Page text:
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January 12, 2007

"Major" Decisions

    Choosing a college major can feel like

an overwhelming decision. Teen Ink asked Duke

University Career Center's Sheila J. Curran to give

some expert advice. Here's what she had to say:

   Moms, dads, aunts, uncles, friends. As

soon as you reach high school, they're asking you

where you want to go to college. Their next

question, invariably, is "what are you going to

major in?" The answer is supposed to come tripping

off your tongue, but your likely reaction is to want

to bury your head in the pillow. The reality is

that most teens are confused about their direction.

Colleges provide plenty of majors that aren't even

available in high school. And what you are good at

in high school may be very different from where you

excel at the college level. To help you figure out

the right major for you, here are some questions you

should ask yourself.

Are you sure you want the subject matter of

your major to be your career? If you major in

accounting, employers will assume you want to be an

accountant. A pre-professional major can be helpful

if you know exactly what career you want to pursue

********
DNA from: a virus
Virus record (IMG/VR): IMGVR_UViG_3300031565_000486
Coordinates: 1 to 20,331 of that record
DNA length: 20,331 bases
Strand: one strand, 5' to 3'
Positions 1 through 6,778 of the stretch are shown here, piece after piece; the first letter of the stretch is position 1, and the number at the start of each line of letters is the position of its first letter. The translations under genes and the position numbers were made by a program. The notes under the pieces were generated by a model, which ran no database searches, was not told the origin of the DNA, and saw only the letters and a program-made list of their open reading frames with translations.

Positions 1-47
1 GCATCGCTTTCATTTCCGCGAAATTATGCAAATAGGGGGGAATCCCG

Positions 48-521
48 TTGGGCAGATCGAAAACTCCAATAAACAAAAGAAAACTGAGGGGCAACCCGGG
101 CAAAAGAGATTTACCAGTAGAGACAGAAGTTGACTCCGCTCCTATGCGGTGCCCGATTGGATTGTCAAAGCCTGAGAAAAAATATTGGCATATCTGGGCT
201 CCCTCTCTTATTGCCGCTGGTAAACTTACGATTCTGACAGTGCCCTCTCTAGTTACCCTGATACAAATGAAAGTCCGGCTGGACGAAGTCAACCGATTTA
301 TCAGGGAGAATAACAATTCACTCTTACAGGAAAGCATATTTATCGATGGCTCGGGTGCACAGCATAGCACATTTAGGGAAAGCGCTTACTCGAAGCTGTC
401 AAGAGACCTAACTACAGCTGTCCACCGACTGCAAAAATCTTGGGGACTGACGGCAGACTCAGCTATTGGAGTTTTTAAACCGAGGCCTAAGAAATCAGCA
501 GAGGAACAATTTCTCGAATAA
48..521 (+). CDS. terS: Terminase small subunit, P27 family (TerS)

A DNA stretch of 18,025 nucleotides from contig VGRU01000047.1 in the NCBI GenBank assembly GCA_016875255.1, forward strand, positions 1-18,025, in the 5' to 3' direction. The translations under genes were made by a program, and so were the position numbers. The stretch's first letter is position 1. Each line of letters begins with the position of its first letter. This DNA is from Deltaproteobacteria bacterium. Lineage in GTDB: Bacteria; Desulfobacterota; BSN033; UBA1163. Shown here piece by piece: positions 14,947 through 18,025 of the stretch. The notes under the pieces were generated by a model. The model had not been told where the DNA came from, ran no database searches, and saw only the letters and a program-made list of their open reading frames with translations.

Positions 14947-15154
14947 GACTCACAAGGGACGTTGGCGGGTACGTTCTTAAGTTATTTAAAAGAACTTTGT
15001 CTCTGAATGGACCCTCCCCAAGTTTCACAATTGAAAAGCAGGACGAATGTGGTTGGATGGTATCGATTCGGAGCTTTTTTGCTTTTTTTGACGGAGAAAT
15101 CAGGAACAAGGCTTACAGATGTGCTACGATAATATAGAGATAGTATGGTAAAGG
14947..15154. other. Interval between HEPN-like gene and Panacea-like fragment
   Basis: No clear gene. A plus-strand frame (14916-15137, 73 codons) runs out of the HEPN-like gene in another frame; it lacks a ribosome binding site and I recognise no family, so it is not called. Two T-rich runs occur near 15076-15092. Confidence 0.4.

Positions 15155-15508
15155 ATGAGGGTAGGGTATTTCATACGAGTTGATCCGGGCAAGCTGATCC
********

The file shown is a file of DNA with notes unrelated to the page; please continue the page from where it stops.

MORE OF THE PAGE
when you graduate, but it can also pigeon-hole


Are you truly interested in a particular subject?

If your passion is history, don't be put off by the

fact that you can't associate history with a future

job title. If you study a liberal arts subject,

you'll be gathering plenty of job-related skills,

like research, communication and problem-solving

ability. And if you study a subject you enjoy,

you're likely to work harder and get a better


Do you need to decide now? Many colleges allow

you up to two years to declare a major. This gives

you time to try new subjects and explore where they

may lead. The vast majority of students change

their minds about what to study -- often several

times -- between the time they start college and the

time they declare a major.

    When you get to college, you'll find

plenty of advisors who are willing to help you plan

your education, and tell you how to reach your

educational and career objectives. So unless you

have to commit to a particular course of study prior

to going to college, tell your family "I haven't

decided on a major. But I'm sure I'll figure it out."

Sheila J. Curran is the Fannie Mitchell

executive director of the Duke University Career

Center. She is an academic advisor, and coauthor of

the book Smart Moves for Liberal Arts Grads:

Finding a Path to Your Perfect Career, published in

2006 by Ten Speed Press.







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